By Anja trenkwalder
Elm Staff Writer
The year has barely taken off, and we are already encountering the nasty college mood-killers: assignments, pop-quizzes, essays, part-time jobs, and exams. Feeling stressed yet?
With the packed schedule of a average college student, it is no wonder that most of us will experience stress during our college career. The bad news is, what you are experiencing now at the beginning of the year will most likely only get worse as the year progresses. I am talking about midterms, research papers, final projects, and final exams. By the time due dates for essays, summer internship applications, and important exams roll around, most of us will be in need of some serious stress-relief. High and continuous levels of stress can actually have negative implications on your health and can lead to both mental and physical complaints.
Fear not for here comes the good news. While you will encounter the inevitable collegiate stress, there are ways of countering it. A convenient do-it-yourself option can be meditation. By adding a few 15 to 20 minute sessions to your weekly schedule, studies conducted by Harvard Medical School have shown that you can make a notable and positive impact on your tolerance towards every-day stressors. In addition, meditation is associated with many health benefits. It is said to improve blood circulation, lower cholesterol level, feelings of anxiety and depression, and blood pressure.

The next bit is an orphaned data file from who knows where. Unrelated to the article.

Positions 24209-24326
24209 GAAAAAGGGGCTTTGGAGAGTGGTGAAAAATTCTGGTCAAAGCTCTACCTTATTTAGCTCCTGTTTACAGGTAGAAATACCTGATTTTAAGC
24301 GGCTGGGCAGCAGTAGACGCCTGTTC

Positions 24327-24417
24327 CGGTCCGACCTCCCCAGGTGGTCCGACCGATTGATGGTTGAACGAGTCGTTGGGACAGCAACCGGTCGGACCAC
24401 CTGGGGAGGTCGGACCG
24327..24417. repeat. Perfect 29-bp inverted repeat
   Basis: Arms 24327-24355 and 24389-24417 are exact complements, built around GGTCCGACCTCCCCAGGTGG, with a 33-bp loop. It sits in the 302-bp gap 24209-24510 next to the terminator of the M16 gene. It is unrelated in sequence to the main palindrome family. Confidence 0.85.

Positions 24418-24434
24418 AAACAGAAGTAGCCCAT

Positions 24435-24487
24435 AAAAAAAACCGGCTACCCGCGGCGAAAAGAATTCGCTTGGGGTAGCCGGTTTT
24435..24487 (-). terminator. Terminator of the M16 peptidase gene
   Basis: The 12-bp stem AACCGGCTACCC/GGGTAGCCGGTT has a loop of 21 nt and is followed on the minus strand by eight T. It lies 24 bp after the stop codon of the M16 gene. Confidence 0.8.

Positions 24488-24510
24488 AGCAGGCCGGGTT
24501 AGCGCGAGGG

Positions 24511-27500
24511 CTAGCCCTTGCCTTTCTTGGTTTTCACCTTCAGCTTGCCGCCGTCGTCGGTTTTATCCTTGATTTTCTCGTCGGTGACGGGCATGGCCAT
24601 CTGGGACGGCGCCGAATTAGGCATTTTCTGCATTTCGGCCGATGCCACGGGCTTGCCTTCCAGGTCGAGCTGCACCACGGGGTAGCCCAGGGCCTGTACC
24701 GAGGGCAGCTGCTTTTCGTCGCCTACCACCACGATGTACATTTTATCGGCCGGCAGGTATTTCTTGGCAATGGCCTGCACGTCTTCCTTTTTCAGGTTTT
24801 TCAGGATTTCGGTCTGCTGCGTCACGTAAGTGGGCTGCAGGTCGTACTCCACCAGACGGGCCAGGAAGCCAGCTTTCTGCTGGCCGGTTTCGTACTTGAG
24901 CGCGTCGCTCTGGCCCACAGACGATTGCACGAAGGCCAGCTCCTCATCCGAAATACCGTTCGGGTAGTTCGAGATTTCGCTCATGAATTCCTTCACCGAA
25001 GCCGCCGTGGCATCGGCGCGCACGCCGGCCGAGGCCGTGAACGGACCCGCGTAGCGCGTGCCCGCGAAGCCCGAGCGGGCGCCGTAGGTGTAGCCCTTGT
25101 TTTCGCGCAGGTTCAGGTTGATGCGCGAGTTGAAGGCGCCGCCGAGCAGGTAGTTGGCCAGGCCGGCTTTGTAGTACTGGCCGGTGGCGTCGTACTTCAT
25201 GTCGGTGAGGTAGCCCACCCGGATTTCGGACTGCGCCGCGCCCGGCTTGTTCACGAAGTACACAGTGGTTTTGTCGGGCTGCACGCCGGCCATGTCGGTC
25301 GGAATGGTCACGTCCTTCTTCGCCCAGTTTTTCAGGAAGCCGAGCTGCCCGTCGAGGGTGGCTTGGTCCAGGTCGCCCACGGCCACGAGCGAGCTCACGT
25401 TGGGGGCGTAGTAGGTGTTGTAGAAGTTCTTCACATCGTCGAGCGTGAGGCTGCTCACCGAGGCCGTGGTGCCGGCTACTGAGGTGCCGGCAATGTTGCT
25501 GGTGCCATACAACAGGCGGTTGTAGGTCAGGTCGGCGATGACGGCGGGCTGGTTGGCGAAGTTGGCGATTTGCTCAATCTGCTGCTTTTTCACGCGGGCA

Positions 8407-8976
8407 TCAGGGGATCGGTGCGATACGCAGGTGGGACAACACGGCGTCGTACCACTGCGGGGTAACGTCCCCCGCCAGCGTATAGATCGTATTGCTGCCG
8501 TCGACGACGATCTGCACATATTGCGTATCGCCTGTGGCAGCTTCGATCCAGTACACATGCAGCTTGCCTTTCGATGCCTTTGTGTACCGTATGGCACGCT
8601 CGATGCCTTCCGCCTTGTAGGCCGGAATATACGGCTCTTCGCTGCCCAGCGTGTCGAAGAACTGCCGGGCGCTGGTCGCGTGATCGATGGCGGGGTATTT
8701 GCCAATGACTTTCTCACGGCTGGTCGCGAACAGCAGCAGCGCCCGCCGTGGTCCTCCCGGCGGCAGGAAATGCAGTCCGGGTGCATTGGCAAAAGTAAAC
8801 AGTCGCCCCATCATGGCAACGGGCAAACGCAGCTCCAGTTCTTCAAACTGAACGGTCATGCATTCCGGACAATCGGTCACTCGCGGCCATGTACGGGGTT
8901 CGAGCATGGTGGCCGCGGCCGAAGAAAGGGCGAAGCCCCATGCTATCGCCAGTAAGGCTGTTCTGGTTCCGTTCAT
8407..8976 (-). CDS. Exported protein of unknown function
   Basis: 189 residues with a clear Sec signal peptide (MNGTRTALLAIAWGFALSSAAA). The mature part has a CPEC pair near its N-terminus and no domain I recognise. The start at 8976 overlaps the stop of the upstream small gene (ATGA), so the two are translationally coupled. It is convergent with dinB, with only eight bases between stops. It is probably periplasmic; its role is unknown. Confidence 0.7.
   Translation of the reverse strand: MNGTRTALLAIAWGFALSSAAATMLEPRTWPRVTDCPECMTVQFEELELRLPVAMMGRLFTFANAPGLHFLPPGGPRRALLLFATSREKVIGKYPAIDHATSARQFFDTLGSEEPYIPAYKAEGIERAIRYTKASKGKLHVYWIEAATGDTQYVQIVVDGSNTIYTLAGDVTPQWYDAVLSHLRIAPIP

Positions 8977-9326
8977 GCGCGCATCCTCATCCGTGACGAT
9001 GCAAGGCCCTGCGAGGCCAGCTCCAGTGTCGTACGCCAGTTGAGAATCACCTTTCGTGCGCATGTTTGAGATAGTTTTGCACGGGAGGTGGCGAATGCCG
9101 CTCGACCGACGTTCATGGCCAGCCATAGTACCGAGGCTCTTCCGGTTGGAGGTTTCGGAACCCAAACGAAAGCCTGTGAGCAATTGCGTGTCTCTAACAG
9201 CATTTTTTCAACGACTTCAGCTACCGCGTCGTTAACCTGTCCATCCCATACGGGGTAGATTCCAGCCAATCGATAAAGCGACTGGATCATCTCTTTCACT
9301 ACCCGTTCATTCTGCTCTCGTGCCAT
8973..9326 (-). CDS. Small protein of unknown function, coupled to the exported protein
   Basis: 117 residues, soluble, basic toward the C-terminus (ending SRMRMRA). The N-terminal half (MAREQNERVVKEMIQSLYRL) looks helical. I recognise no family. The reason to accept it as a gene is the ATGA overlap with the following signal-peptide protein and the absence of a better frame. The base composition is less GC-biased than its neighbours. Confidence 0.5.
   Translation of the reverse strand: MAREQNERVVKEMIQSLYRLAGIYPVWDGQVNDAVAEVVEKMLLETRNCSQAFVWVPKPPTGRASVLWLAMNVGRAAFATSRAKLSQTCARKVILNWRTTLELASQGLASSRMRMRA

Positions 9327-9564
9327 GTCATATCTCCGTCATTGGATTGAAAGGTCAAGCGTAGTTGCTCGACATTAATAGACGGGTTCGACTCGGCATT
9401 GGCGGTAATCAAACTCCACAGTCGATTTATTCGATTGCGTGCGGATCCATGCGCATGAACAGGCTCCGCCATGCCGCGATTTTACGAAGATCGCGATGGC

Indeed, many Washington College students are eager advocates of this rejuvenating practice. “Meditation is when you connect your mind and body,” said sophomore Benjamin Cooper. “It is not just about relaxing but listening to your body and breath. It is about making a connection and listening to your inner mind.”
With people all over the globe praising this fantastic stress-relieving tool, meditation is definitely worth the try. If you wish to experience the many wonderful benefits of meditation, you can do so without even leaving campus. WC offers complimentary meditation sessions to enrolled students, co-sponsored by the Philosophy Club and the Department of Philosophy and Religion. Sessions take place under the guidance of Anne Briggs, a certified meditation leader with years of experience. She is a Community Dharma Leader and involved in “The Insight Meditation Community of Chestertown.”
Sessions will be held in the common room of Casey Academic Center at 2 p.m. on Oct. 11, Nov. 1, and Nov. 22. In order to maintain the session’s atmosphere, it is very important that attendees do their best to come on time.
It is up to your preference whether you will spend the session seated in a chair, or lying on the floor (it is smart to bring a towel or blanket if you choose the floor). No prior knowledge of meditation is required, and all you need to bring is an optional pillow for extra comfort. Briggs recommends that attendees wear loose and comfortable clothing.
Swing by and try the easy and convenient stress-reliever meditation for free and under professional guidance. Meditation truly is time well spent.